For over ninety years The Film & Television Charity has been the leading charity for the Film and Television industries. As such, we are only too aware of the challenges that people face as self-employed operators, who may experience frequent periods of being ‘in between’ projects, and the stresses and strains of the work involved. It is important to protect yourself from the pressures you may face and look after your mental health.
Areas that may trigger stress
Managing your time — Being able to say ‘no’ helps you manage your workload. If you never know where your next job is coming from, you may feel under pressure to accept all the work that comes your way. Bear in mind that it is important not to become overwhelmed by too many projects. You may have to turn some work down in order to manage your time.
Uncertainty — When you first become self-employed you need to be prepared to cope with things being more uncertain. There may be more work at certain times of the year and less at others. It may be that you are offered work and then for some reason it doesn’t go ahead.
Financial pressure — It’s all down to you to earn the money. If work isn’t coming in, then stress levels can rise if there’s a problem with paying the bills. You also need to keep on top of your accounting if you don’t have an accountant.
Potential Burnout — There is so much to do when you first start a business you may find that you overwork and become susceptible to ‘burnout’. Burnout is a state of emotional, mental, and physical exhaustion caused by excessive and prolonged stress. It may occur when you feel overwhelmed, emotionally drained, and are unable to meet constant demands.How to deal with stress when you’re self-employed
Learn how to manage your time — Using to-do lists and planning your day the night before can help you manage your workload. Using time management software/apps which allocates a certain amount of time daily to each project can also be useful. Try and plan your week. Don’t forget to find time to relax. Take breaks when you can and make sure you have a slot available for lunch.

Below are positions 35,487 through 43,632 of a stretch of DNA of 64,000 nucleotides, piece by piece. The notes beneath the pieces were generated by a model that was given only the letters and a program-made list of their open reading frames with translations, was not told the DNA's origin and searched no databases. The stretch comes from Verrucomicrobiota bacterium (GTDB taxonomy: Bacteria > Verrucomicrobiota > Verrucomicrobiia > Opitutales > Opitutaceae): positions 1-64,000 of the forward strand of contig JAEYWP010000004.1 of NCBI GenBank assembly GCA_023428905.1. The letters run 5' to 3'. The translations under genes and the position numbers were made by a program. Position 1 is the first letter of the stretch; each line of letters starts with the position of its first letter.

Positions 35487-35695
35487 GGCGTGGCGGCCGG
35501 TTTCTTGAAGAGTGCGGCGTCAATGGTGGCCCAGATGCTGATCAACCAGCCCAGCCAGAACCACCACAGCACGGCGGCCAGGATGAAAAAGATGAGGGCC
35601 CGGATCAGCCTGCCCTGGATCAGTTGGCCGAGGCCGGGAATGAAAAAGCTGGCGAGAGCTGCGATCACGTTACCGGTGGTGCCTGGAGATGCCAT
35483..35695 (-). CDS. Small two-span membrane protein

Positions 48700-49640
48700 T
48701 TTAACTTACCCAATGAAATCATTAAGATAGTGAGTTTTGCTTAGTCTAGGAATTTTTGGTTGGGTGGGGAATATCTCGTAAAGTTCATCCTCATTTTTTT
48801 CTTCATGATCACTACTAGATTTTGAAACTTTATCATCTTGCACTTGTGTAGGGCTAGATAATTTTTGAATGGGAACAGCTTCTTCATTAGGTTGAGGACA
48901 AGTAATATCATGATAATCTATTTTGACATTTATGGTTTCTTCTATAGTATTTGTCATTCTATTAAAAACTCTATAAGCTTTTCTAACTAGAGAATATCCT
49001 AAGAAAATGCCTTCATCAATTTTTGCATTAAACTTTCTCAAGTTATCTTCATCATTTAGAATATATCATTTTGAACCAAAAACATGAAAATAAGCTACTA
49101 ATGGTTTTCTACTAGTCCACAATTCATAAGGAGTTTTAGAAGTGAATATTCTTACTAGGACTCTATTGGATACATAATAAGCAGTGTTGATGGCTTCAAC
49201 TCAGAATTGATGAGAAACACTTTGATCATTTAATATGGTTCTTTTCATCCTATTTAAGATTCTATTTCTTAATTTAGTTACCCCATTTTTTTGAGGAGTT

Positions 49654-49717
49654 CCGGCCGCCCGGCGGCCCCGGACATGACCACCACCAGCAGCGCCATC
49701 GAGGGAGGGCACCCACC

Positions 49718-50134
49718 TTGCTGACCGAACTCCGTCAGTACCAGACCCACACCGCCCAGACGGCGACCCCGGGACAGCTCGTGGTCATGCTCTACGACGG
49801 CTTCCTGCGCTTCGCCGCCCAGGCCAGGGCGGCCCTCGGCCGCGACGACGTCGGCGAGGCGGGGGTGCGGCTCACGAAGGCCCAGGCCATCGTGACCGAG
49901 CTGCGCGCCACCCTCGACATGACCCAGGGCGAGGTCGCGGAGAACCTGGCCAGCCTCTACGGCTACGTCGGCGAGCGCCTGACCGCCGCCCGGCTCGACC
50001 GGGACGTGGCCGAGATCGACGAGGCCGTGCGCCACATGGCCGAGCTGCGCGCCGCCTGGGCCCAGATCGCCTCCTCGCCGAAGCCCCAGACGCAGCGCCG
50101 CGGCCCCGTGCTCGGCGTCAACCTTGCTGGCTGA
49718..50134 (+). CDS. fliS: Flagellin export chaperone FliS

Work/life balance, prioritise self-care — You may feel at first that you have to work all hours to make your business a success. Make sure you build in time to look after yourself by spending time away from your business doing things you enjoy: exercise, meditation, pursuing a hobby and spending time with family. If you become physically and mentally exhausted, you will not be so effective at managing your business.
Get outside — During those periods when you have less work or a gap between projects or assignments — make sure you get out of the house, even if it means taking your laptop with you and sitting with it in a coffee shop. Build some exercise into your day. Go for a walk. Being at home alone for long periods of time can make you look inwards and your worries may get out of perspective.
Get on top of your accounts — Ideally hire an accountant to do your tax return. When you first become self-employed you may not have the money to do this, so make sure that you keep all your receipts for your expenses (travel, supplies etc) and also keep on top of printing out your invoices. Keep a spreadsheet and make sure you record your income and expenses each month instead of leaving it all until the end of the year, which may cause you more stress.
Delegate — When you’re self-employed you’re the Jack or Jill of all trades: marketing, accounts, HR (if you have employees), IT, branding etc. You may not be good at everything, so try and outsource tasks you don’t enjoy or aren’t particularly good at. Hire a social media manager to help you build your social media presence at the beginning and learn how to do it effectively yourself. Don’t waste a lot of time creating a website if it’s not your area of expertise. Having a website designed for you needn’t break the bank.
Your mental health is as important as your physical health. If you think you are experiencing a mental health problem, make 2019 the year you seek help.
By Tracey Mullins